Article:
February 18, 12:30 PM Weather Forecast Update: Accumulating Snow, Ice, Rain (with Flooding), Dense Fog, Flash Spring with T'Storms

After one icy night & morning, here is the latest outlook into March.

Posted: Feb 18, 2019 11:47 AM
Updated: Feb 18, 2019 1:09 PM


There is a nice hole of sunshine from Lafayette to Logansport right now.  More clouds are coming in from the north to fill in that gap however.

Note the enhancement of the clouds (bumpy, brighter nature) in the northwest from Benton to Newton & Jasper counties & over the south from Fountain to Montgomery & Clinton counties.

Snow is falling in the areas of cloud enhancement.

It is storm system snow showers in the south & southwest, but lake effect snow showers in the northwest of the viewing area with temperatures in the 20s area-wide.

Highs today should reach 27-32 with northwest winds 10-15 mph.

Scattered snow showers are likely this afternoon.  They will tend to be hit or miss, however.

A few locations may see a brief 0.5" accumulate in heavier showers with clouds & some sun at times today.

Skies look partly cloudy to cloudy tonight.  Snow showers & flurries will taper to just some spotty flurries overnight.  There may still be some spotty flurries around even tomorrow morning before they exit by 11 a.m.  Lows of 15-21 are likely with a north-northwest wind 5-10 mph becoming north, then north-northeast after midnight.


The low clouds may gradually break & erode where they are left over tomorrow, but high & mid clouds will quickly begin to obscure & dim the sun with time.  This is our next impactful system approaching.  Winds will turn to the east & pick up to 10-20 mph with time tomorrow.  Highs will run 28-33.

Here is that next impactful system coming in & passing through Tuesday night-Wednesday night.  Of course blue is snow, pink is freezing rain & rust color is sleet with the green as rain.

So, precipitation begin as snow at first (possibly mixed with some sleet/freezing rain at times in the south).  So, largely snow should overspread the viewing area in the 10 p.m. to 4 a.m. time frame Tuesday night.  I should be in far southern Montgomery County around & shortly after 10 p.m., then reach Fulton County by 3 a.m.

I looks to reach the Pine Village, Lafayette, Frankfort corridor by around 1 a.m.

Kentland to Monticello, Delphi to Bunker Hill by 2 a.m.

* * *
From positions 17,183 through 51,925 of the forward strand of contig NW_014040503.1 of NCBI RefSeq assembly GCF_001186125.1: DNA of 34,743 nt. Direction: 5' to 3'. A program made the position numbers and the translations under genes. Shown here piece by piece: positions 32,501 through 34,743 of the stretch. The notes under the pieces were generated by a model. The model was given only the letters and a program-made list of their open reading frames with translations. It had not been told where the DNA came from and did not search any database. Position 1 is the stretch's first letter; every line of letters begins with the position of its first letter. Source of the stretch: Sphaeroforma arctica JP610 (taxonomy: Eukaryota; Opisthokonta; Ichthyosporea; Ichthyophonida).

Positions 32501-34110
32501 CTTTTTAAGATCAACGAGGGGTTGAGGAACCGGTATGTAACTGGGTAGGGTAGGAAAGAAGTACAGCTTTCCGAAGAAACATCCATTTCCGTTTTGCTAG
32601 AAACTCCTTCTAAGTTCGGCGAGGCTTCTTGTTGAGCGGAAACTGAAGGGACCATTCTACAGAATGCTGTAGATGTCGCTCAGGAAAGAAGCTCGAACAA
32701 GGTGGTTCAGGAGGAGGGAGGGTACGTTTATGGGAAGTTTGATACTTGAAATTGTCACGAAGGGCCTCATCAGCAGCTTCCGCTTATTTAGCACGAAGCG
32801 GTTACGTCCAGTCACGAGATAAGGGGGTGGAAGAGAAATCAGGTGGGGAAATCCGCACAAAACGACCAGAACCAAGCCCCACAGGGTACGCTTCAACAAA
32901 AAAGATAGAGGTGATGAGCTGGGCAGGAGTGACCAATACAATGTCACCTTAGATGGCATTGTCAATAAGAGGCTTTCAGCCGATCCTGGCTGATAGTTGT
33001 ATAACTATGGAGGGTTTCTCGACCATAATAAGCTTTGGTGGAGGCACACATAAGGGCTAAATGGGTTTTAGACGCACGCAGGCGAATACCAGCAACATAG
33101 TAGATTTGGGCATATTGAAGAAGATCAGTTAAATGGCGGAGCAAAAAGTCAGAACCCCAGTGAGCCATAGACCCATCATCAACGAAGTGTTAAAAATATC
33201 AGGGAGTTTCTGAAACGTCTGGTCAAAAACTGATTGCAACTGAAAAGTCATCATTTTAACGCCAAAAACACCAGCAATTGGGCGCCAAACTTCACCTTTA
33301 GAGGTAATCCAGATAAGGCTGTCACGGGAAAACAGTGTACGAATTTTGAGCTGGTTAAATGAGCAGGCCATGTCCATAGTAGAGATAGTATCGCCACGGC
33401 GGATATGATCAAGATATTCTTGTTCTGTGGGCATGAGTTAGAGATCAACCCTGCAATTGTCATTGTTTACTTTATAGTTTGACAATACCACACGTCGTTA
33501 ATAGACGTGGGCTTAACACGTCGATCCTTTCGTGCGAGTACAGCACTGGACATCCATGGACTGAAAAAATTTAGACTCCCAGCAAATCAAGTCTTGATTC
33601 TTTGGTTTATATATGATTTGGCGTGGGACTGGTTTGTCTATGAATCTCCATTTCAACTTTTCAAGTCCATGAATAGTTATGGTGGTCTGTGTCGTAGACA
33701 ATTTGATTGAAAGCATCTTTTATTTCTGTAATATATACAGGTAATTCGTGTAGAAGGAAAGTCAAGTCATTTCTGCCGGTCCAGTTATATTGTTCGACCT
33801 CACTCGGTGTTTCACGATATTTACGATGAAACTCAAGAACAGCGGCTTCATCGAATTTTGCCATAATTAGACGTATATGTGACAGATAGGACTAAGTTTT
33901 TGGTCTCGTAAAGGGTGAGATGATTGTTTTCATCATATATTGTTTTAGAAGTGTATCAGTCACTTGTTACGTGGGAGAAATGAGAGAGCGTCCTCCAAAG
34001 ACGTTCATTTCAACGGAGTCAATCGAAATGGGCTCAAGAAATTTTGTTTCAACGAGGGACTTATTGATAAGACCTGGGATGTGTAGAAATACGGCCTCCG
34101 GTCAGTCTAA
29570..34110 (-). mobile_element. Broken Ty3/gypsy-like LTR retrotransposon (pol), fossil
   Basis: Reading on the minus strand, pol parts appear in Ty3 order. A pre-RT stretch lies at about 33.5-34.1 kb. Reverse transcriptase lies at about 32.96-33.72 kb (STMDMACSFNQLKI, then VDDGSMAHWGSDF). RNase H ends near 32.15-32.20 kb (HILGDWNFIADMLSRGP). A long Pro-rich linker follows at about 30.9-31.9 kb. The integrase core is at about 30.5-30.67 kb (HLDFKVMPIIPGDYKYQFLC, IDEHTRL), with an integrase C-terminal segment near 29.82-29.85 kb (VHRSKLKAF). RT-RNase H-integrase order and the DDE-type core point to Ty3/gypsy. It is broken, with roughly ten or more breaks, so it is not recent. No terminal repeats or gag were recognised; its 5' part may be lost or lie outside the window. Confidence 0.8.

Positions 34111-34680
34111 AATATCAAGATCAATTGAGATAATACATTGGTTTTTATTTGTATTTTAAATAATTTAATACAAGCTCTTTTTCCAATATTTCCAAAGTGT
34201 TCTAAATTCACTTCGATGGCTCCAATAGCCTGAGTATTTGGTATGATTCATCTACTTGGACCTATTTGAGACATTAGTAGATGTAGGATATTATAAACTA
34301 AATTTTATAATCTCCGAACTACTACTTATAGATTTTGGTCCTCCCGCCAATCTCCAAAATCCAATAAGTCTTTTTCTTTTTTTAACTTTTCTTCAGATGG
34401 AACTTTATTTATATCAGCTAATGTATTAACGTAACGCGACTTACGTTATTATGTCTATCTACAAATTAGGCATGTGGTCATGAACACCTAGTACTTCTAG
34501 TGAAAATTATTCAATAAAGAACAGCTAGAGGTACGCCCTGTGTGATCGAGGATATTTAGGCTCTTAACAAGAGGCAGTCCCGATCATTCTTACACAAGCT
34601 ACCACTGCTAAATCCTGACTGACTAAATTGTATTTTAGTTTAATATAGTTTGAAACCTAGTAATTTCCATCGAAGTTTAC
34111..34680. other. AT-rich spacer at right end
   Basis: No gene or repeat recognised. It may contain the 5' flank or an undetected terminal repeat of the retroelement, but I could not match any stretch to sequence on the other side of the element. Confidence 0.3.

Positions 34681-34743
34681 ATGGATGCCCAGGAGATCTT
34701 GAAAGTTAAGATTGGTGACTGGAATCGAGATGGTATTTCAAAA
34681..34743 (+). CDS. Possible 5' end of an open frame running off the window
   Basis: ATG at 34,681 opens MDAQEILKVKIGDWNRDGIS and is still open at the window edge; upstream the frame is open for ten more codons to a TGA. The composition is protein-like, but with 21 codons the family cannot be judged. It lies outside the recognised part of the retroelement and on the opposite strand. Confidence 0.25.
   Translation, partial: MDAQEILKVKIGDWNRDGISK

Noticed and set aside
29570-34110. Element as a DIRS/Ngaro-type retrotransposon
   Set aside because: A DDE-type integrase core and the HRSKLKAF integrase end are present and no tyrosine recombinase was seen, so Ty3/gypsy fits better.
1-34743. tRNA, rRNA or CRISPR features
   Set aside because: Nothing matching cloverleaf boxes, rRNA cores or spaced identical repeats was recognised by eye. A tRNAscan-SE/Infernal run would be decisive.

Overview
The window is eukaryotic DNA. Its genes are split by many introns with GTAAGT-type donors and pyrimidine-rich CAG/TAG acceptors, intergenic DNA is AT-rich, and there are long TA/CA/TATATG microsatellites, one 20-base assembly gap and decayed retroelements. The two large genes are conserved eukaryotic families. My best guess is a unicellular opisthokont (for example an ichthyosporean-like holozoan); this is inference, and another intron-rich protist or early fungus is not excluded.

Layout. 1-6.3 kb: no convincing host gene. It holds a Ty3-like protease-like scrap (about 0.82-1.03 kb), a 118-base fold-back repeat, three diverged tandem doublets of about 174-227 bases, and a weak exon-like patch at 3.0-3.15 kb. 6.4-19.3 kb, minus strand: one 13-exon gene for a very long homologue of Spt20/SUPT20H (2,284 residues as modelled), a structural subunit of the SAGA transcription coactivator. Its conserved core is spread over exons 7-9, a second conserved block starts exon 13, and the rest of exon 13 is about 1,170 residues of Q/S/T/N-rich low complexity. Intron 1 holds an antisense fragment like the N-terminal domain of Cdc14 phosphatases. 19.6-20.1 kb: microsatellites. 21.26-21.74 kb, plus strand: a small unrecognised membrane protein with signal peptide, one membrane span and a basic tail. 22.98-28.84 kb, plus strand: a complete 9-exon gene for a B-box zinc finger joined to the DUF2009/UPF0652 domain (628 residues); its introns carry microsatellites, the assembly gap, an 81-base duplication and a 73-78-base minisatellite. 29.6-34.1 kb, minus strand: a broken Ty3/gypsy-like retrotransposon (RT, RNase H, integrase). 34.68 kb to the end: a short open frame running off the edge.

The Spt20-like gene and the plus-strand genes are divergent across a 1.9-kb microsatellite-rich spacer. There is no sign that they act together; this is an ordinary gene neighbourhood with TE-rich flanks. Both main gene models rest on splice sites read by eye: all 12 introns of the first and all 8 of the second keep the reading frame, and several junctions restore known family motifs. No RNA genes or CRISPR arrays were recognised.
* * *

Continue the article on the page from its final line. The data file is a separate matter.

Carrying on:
Wheatfield to Winamac to southern Fulton County should see the edge of the snow reach there by 3 a.m.

I should completely cover Fulton County by 4 a.m.

Change over from snow to freezing rain (& potentially some sleet) should occur in the 6 a.m. to 12 p.m. time farm south to north over the area.

Change over to ice looks to reach the Pine Village, Lafayette, Frankfort corridor by around 7 a.m.

Kentland to Monticello, Delphi to Bunker Hill by 8 a.m.

Wheatfield to Winamac to southern Fulton County should see the edge of the snow reach there by 10 a.m.

I should completely cover Fulton County by 12 p.m.

However, the duration of ice looks much less than it did in previous data.  Latest analysis shows only a 1 to 1.5 hour period of freezing rain, & perhaps a bit of sleet, before changing to just cold rain.  Still, some minor ice accumulation is likely.

The rain line should expand rapidly northward through the viewing area in the 7:30 a.m. to 2 p.m. time frame.

The entirely viewing area looks to be in just cold rain by 2 p.m.

Total snowfall accumulation should run 1-2" north of Indiana 18 & 1" or less south of Indiana 18.

Total ice accumulation should run less than 0.10" area wide, all before the plain cold rain.

Winds will be gusty from the east, then east-southeast at 20-33 mph Wednesday 1 a.m. to 11 a.m.  However, a period of southeast winds at only 3-6 mph still looks possible in the 12 p.m. to 5 p.m. time frame.  With temperatures warming to 35-41 during that time with rain & drizzle, areas of dense fog may develop.  Main area of rain will taper to drizzle after 4 p.m.